Risk of serotonin syndrome when combined with a serotonergic antidepressant.27


General considerations:

  • There is limited data supporting stimulant and stimulant alternatives (e.g., modafinil) for depression.38,39,44
  • Modafinil is a second-line option, and other stimulants are third-line, per Canadian guidelines.1
  • U.S. guidelines suggest considering stimulants and modafinil for augmentation.2
  • Some studies show no benefit when adding modafinil or other stimulants.1,38,39,42 Other studies demonstrate benefit with methylphenidate and modafinil within a few days to two weeks of initiation, much sooner than when traditional antidepressant therapies are initiated without a stimulant.38,39
  • Duration of therapy with stimulants is not well established.38,39 Study durations with methylphenidate have ranged from eight to 16 weeks.44


  • Studies suggest that geriatric patients may benefit from the addition of immediate-release methylphenidate to an SSRI (citalopram was studied) to modestly improve antidepressant response [Evidence level B-2].44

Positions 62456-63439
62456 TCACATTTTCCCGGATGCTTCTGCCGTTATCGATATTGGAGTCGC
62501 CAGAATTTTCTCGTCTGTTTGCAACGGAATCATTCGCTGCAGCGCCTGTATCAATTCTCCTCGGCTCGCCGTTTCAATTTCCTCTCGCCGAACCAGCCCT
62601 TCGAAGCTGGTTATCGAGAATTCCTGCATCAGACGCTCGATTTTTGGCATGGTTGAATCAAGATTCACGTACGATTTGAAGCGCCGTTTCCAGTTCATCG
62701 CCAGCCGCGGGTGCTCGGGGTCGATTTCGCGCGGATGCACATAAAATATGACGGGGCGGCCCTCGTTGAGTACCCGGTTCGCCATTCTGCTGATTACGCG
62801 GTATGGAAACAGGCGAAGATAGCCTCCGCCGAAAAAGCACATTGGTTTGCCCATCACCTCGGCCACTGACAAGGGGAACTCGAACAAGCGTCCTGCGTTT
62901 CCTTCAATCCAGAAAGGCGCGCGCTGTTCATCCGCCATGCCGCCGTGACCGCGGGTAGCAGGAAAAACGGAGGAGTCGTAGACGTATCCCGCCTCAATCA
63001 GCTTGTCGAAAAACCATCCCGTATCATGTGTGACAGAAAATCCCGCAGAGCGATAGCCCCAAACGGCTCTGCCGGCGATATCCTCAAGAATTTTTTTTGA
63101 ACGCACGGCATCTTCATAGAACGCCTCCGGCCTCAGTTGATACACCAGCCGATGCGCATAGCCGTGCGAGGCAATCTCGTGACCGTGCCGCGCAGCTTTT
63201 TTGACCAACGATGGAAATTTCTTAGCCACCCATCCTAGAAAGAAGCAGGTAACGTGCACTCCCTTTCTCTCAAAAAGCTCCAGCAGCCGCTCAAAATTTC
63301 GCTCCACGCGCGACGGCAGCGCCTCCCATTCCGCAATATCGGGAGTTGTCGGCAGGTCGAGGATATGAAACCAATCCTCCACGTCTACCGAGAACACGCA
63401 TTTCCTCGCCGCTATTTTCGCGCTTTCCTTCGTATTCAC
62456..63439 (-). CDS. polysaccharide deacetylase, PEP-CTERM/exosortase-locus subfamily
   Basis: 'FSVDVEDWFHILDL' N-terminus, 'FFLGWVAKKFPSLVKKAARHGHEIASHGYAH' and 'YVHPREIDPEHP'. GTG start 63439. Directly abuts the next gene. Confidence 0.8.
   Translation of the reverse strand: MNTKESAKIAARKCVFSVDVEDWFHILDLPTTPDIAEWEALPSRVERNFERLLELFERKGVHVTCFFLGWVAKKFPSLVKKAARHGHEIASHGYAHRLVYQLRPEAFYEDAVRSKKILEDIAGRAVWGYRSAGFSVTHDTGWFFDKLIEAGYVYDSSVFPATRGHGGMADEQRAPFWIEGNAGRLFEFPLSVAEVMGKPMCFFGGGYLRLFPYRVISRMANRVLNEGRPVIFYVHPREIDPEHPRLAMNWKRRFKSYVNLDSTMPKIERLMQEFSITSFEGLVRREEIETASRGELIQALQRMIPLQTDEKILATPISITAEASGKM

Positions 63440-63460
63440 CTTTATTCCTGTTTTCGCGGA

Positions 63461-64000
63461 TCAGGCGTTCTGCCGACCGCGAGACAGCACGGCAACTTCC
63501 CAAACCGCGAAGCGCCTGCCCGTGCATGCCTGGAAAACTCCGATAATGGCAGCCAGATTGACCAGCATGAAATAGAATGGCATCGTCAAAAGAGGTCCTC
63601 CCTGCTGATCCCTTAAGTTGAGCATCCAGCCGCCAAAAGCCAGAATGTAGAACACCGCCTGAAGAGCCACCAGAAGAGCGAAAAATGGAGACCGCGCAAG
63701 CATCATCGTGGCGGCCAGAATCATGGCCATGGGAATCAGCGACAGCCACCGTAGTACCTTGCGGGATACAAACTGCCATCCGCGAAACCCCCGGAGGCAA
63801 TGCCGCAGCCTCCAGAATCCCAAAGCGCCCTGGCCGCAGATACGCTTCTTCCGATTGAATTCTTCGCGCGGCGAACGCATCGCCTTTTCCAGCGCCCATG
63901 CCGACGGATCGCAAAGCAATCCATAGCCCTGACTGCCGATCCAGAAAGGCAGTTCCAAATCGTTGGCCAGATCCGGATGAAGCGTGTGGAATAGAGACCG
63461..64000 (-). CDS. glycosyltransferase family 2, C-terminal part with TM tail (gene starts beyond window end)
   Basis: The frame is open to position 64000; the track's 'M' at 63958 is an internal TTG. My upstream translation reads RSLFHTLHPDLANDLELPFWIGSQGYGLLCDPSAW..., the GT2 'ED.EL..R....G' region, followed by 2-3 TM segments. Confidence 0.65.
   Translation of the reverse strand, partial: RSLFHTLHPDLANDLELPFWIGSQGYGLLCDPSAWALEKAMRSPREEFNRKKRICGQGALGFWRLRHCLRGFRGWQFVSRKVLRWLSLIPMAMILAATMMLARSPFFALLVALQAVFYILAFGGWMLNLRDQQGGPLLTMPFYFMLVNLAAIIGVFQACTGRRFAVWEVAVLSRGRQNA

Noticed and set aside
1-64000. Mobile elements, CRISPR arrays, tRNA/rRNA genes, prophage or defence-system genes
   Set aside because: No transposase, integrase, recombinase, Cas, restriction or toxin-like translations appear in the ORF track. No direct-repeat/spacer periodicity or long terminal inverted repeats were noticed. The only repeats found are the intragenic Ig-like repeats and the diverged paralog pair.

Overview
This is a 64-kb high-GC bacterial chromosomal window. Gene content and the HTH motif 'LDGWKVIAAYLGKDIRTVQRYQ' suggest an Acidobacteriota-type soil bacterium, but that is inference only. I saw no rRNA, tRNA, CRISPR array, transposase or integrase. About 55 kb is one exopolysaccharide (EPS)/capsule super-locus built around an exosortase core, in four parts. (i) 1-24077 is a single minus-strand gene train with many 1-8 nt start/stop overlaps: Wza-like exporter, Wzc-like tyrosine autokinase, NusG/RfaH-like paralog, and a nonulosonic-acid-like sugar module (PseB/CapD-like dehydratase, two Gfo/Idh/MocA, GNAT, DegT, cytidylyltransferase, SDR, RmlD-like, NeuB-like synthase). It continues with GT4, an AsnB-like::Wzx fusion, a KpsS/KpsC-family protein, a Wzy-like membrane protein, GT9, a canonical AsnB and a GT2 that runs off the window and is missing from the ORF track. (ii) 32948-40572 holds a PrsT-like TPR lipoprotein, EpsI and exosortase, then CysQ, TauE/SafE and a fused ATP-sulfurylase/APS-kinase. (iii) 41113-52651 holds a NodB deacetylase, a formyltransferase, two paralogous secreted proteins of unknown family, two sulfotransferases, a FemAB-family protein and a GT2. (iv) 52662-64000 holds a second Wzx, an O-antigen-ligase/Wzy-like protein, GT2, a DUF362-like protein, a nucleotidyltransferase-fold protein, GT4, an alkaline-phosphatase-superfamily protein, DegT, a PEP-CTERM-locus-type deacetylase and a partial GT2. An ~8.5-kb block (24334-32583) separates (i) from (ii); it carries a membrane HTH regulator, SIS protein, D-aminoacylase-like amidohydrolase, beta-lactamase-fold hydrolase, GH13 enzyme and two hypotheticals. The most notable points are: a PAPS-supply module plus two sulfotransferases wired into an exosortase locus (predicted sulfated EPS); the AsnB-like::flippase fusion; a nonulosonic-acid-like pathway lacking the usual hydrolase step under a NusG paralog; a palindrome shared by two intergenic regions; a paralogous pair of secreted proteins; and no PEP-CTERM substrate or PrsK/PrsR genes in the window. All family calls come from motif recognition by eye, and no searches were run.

• Augmenting with methylphenidate may improve depression-related apathy or fatigue (regardless of impact on depression).20
  • Consider starting with a dose of 2.5 mg twice daily, titrating about every two to three days based on response and side effects, and aiming for 5 mg to 10 mg twice daily.40,44,45 Suggest scheduling the second dose of the day at or before 3 PM, to minimize nighttime wakefulness.40
  • Consider tapering off methylphenidate, once the antidepressant has had time to take full effect, in about eight to 16 weeks.40,44
  • Avoid methylphenidate in patients with a history of substance abuse,40 anxiety, arrhythmias, recent MI, etc.2,40 Recommend monitoring heart rate and blood pressure with methylphenidate, especially in patients with coronary artery disease, hypertension, or heart failure.2


  • Consider adding modafinil 100 to 400 mg once daily for patients with residual fatigue, sleepiness, or antidepressant-associated sedation, especially those with severe depression.2,10,19
  • Modafinil side effects include nausea, jitteriness, and life-threatening dermatologic reactions.2,19
  • Be aware that modafinil can reduce efficacy of oral contraceptives via CYP3A4 induction.2


Lamotrigine has the most evidence, but data are limited.18

Valproic acid and carbamazepine have also been used.2

Consider for patients who also need them for a comorbid condition (e.g., migraine prevention).


A small study suggests NNT = 6 for response to L-methylfolate 15 mg (similar to lithium or atypical antipsychotics), but remission not different from placebo.5

Good tolerability.5